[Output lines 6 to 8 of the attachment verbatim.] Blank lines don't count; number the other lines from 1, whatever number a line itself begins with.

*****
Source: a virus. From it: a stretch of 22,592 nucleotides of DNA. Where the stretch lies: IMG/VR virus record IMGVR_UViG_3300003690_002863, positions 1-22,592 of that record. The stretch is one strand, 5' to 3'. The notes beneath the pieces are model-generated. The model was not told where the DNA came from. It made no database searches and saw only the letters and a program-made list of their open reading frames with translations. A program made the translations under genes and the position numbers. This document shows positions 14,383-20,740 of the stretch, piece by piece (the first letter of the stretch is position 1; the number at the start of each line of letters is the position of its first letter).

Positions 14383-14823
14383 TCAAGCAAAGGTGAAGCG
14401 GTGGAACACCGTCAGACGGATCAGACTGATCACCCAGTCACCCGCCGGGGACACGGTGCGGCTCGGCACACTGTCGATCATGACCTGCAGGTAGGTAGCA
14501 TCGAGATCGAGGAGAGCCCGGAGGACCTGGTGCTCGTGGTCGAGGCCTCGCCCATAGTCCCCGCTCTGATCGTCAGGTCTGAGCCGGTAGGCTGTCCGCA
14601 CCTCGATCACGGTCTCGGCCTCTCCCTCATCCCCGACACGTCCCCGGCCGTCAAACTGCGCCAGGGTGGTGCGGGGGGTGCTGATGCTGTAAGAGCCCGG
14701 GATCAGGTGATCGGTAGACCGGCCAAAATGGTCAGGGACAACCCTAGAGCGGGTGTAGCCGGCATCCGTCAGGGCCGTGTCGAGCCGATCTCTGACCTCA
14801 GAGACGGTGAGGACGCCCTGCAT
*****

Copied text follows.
14601 CCTCGATCACGGTCTCGGCCTCTCCCTCATCCCCGACACGTCCCCGGCCGTCAAACTGCGCCAGGGTGGTGCGGGGGGTGCTGATGCTGTAAGAGCCCGG
14701 GATCAGGTGATCGGTAGACCGGCCAAAATGGTCAGGGACAACCCTAGAGCGGGTGTAGCCGGCATCCGTCAGGGCCGTGTCGAGCCGATCTCTGACCTCA
14801 GAGACGGTGAGGACGCCCTGCAT